Hello everyone, I am Yushiro Yamashita, a data scientist at HACARUS. Today I would like to discuss methods for visualizing AI’s decision-making criteria using several different models.
When it comes to machine learning, it is easy to develop a predictive model as long as you have sufficient data. However, when using more complex models, such as for ensembles or neural networks, we run into the issue of model interpretability. So even though these models improve performance, it is difficult to understand the logic behind their predictions.
There are several solutions that have been developed to address this problem, but today I would like to introduce two of them. These two methods are called the Partial Dependence Plot (PDP) and the Individual Conditional Expectation plot (ICE plot). These methods have also become more user-friendly after the recent 0.24.1 update to Scikit-learn. Below, I would like to explain more about these models using real-world applications.
PDPs & ICE Plots
To put it simply, PDP and ICE plots are diagrams that show how the prediction of machine learning models changes when a certain variable (explanatory variable) changes. This visual representation is useful for interpreting how black-box models behave. For a more detailed explanation, please refer to chapter 5 of “Interpretable Machine Learning,” a translation project using AI.
Going into more detail, the basic idea of an ICE plot is to study how a model behaves by predicting fictitious data for a trained model by verifying only the values of a specific feature for each instance. All of these instances are then compiled and averaged to give the PDP. However, we also need to be careful when interpreting these plots because if there is a strong correlation between the features, the fictional data produced when creating the PDP and ICE plots will no longer be realistic.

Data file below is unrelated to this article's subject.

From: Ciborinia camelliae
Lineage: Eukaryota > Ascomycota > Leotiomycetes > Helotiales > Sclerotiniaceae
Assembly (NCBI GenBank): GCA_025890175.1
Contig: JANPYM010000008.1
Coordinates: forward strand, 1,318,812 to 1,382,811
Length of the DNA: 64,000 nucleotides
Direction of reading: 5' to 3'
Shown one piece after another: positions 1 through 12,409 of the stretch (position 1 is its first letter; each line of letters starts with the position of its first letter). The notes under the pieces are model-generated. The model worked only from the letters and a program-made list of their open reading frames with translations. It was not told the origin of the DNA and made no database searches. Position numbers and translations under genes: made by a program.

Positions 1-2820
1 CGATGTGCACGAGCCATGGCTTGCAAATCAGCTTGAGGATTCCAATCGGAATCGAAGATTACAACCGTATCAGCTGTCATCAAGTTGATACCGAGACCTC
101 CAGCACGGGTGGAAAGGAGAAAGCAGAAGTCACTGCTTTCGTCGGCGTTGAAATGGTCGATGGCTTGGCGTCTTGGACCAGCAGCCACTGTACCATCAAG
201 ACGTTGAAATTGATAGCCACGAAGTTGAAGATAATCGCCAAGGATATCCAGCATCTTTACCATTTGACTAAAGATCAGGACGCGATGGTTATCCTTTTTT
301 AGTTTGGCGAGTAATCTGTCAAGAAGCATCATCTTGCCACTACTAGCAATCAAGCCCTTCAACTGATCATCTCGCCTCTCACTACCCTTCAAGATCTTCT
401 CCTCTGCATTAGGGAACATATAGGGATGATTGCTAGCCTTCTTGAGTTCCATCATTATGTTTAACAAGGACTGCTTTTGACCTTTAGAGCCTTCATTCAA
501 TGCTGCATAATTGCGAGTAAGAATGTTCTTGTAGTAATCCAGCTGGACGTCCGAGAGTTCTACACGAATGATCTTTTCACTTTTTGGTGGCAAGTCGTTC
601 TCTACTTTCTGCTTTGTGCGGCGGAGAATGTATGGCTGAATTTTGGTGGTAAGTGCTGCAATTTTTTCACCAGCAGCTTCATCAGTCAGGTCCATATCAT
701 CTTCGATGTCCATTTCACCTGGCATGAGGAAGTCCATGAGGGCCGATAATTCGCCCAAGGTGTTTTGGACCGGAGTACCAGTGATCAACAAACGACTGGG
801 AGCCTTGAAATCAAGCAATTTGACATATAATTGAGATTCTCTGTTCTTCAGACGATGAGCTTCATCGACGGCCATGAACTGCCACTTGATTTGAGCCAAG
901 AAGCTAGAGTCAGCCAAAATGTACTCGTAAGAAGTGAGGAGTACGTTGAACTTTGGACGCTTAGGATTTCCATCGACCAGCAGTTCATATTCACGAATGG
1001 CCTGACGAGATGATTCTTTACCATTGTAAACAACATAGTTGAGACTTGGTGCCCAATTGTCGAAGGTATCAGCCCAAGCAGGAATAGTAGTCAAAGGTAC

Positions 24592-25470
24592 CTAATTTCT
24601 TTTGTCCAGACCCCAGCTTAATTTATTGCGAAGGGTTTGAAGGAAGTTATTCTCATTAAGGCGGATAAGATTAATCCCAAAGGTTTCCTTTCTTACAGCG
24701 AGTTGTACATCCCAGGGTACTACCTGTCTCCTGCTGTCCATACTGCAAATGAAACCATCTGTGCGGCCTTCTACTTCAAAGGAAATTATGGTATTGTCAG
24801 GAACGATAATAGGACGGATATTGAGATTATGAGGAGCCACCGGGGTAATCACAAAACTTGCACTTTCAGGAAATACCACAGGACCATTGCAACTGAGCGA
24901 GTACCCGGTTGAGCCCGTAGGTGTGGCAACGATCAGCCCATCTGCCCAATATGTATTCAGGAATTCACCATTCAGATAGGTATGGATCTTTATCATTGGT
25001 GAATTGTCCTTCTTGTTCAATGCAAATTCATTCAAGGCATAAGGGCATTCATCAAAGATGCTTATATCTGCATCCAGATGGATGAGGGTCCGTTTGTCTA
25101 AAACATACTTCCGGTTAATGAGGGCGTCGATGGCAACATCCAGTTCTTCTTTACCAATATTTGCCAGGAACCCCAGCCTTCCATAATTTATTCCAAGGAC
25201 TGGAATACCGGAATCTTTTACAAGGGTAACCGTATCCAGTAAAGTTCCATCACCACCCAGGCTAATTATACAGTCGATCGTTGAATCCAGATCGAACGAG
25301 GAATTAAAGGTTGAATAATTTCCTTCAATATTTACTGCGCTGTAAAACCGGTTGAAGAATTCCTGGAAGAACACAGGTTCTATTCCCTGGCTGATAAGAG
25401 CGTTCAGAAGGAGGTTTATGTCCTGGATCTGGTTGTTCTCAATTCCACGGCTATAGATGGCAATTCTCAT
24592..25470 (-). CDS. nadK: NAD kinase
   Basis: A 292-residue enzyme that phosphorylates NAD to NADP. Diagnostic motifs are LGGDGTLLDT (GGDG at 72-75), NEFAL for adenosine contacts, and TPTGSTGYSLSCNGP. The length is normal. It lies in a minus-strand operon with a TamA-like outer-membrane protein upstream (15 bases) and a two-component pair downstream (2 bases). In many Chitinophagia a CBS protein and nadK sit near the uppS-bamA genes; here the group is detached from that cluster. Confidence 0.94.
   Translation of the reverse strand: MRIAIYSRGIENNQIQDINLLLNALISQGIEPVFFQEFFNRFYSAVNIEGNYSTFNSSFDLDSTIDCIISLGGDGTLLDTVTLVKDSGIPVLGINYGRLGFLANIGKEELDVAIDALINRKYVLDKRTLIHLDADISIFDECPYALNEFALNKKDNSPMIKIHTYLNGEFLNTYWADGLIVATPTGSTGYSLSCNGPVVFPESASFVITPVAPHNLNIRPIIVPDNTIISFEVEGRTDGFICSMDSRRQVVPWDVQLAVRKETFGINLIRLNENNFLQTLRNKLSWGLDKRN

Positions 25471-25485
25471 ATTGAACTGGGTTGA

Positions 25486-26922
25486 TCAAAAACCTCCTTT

To demonstrate this point, let’s take a look at an example where PDP and ICE plots are created from breast cancer data. In the plot below, the horizontal axis is the feature of interest, which in this case is the radius of the tumor cells. The vertical axis is the predicted result for the probability that the tumor is benign.
Looking closely at the figure, each of the blue lines represents one instance for the ICE plot. The thick black line in the middle is the average of these instances which forms the PDP. In this specific case, we can notice that the predicted values decrease as the feature value increases.
The black line also represents the tenth quartile of the histogram, which shows the distribution of the actual input data for that feature. However, there is not enough data included so this plot should be considered unreliable.
Creating PDPs & ICE Plots Using Scikit-learn
In the Scikit-learn program, there is a module for PDP. After the 0.24.1 update last December, it is also possible to draw ICE plots using this module. In the remainder of this article, I will demonstrate how to use this module to draw a PDP and ICE plot using real data.
The first thing we need to do is properly prepare the program by importing the required libraries. The Scikit-learn program should also be updated to the 0.24.1 version or higher (if using Google Colab, run ‘!pip install -upgrade scikit-learn’).
Next, we need to choose the machine learning model and dataset that will be used. For this example, we used the ‘RandomForest’ and ‘breast cancer’ datasets. We should also briefly check the contents of these data sets.
When the code above is entered, we receive the following output:
We can see that that data set contains the mean, standard deviation, and worst-case value for each of the following:
- Number of contour concave points
- fractal dimension of the cells taken from the mammary mass
We also can observe the objective variable for whether the tumor is benign or malignant, where 1 is displayed for benign and 0 for malignant.